Restriction "by object" after the Cartes Bancaires ruling

Law & Economics workshop organized by Concurrences in partnership with Gide Loyrette Nouel and RBB Economics.


Catherine Prieto (Professor, Sorbonne Law School, University of Paris 1, Panthéon Sorbonne)

The Groupement CB judgment handed down by the ECJ on 11 September 2014 should be read in conjunction with the Mastercard judgment of the same day. They explore the singular relationship of object and effect in the methodology for qualifying the restriction of competition in the field of evidence. Comparing them, it can be seen that judicial review is more rigorous for the qualification of a restriction by object than for that of a restriction by effect. The Grouping CB judgment takes on particular significance in so far as the Court of First Instance proceeded by economy of means and confined itself to classifying a restriction by object, where the Commission had taken care to find, in addition to a restriction by object, a restriction by effect. The annulment by the ECJ is therefore all the more significant. Here we find ourselves at the heart of competition policy with a fourfold challenge: (i) not to reduce the harmfulness of the restriction to the narrow field of cartels or hardcore restrictions; (ii) the effectiveness of Article 101; (iii) the legal predictability of undertakings; and (iv) the place of economic analysis in the assessment of the object by taking account of its context.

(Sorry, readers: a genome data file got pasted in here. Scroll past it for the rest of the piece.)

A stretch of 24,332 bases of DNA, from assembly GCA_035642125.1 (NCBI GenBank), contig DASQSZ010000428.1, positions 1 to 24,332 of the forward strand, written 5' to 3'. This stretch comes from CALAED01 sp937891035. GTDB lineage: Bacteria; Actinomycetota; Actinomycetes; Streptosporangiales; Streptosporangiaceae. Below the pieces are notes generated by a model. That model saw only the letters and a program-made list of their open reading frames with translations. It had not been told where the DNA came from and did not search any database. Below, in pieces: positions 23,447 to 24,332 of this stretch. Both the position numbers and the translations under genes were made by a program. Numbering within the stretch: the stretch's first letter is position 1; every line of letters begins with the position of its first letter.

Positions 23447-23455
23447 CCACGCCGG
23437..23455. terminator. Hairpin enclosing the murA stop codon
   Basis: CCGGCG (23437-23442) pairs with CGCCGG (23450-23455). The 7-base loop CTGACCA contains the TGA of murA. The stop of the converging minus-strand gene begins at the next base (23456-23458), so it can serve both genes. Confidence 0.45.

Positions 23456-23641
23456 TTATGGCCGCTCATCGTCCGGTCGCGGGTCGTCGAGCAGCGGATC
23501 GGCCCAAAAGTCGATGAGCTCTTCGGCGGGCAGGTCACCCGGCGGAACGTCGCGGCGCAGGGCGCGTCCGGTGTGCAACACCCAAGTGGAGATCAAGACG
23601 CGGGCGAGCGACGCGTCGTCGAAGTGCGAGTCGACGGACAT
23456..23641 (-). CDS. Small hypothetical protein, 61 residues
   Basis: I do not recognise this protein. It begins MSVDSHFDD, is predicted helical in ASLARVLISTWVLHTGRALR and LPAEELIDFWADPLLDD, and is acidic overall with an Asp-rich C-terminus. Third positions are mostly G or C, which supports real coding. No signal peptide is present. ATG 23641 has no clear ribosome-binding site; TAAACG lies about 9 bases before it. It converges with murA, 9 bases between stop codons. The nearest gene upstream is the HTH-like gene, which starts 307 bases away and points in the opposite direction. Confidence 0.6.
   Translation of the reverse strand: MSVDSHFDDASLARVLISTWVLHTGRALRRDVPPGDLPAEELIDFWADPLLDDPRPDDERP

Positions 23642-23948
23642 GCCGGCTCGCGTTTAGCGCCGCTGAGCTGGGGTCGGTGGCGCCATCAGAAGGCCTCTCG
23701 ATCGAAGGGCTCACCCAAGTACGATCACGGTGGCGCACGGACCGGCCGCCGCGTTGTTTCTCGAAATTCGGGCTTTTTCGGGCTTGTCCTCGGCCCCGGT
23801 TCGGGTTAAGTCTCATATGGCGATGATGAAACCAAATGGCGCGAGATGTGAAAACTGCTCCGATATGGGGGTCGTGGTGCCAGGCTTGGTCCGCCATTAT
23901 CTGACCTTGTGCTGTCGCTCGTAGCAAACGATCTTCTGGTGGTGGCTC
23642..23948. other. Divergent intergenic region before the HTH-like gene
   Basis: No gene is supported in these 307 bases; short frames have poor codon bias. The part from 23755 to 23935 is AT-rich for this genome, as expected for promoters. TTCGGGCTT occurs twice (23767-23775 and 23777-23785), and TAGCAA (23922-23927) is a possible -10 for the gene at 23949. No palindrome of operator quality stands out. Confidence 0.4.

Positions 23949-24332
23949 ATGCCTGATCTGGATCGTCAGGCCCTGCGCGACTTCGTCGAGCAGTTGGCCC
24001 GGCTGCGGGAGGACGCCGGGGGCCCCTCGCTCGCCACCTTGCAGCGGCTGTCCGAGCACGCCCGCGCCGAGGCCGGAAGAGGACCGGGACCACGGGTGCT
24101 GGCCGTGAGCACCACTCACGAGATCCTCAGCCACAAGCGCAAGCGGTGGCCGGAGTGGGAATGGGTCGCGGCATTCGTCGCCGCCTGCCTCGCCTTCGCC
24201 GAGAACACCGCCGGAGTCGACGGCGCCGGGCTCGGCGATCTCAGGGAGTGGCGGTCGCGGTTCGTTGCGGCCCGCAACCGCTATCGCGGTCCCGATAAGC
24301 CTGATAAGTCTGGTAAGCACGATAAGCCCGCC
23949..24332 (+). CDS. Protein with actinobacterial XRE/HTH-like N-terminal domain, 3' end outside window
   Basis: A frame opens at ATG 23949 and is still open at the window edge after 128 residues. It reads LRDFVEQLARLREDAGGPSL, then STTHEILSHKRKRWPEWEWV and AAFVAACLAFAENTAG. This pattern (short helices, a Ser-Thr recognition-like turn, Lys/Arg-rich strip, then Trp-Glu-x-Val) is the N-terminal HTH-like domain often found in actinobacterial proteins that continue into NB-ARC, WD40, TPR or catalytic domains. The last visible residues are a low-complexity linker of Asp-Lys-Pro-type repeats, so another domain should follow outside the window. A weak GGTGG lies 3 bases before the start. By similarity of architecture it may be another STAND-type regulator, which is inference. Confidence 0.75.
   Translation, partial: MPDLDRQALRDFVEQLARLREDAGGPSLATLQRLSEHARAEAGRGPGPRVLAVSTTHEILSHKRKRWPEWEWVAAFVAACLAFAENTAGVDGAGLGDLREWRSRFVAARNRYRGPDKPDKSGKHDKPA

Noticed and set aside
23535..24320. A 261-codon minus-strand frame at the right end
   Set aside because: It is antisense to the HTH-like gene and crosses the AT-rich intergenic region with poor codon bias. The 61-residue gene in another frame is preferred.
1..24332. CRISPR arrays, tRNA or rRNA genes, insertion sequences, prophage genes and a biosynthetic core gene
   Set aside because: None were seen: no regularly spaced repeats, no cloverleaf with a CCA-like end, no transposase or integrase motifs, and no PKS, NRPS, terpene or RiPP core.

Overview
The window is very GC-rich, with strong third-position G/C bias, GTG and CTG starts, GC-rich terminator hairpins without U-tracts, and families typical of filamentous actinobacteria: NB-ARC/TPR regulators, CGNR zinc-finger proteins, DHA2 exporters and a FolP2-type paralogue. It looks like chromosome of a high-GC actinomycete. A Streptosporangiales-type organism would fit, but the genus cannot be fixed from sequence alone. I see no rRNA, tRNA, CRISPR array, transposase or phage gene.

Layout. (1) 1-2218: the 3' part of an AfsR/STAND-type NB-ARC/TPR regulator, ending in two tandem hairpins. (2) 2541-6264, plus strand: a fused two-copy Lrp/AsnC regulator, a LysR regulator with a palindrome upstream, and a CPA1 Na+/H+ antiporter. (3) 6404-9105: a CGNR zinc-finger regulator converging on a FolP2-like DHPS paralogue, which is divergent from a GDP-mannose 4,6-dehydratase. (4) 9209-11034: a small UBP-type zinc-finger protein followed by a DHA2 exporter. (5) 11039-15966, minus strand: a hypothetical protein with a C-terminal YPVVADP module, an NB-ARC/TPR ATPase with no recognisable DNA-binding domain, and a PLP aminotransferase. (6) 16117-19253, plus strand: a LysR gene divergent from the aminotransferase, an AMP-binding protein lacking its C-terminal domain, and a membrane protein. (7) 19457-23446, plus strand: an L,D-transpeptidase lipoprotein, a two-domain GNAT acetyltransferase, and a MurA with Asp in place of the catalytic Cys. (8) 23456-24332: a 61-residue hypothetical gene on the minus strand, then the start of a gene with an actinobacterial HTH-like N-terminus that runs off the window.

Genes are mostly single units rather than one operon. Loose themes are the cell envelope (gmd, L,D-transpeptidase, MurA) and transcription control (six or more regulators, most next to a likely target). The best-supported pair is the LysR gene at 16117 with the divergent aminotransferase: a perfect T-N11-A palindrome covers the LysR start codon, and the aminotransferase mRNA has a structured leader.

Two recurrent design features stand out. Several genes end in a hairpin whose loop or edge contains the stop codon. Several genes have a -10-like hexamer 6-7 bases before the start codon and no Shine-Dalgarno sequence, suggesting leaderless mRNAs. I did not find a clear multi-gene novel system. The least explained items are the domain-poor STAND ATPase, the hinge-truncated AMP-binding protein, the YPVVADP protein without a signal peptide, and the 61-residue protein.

Photos © Leo Ridet

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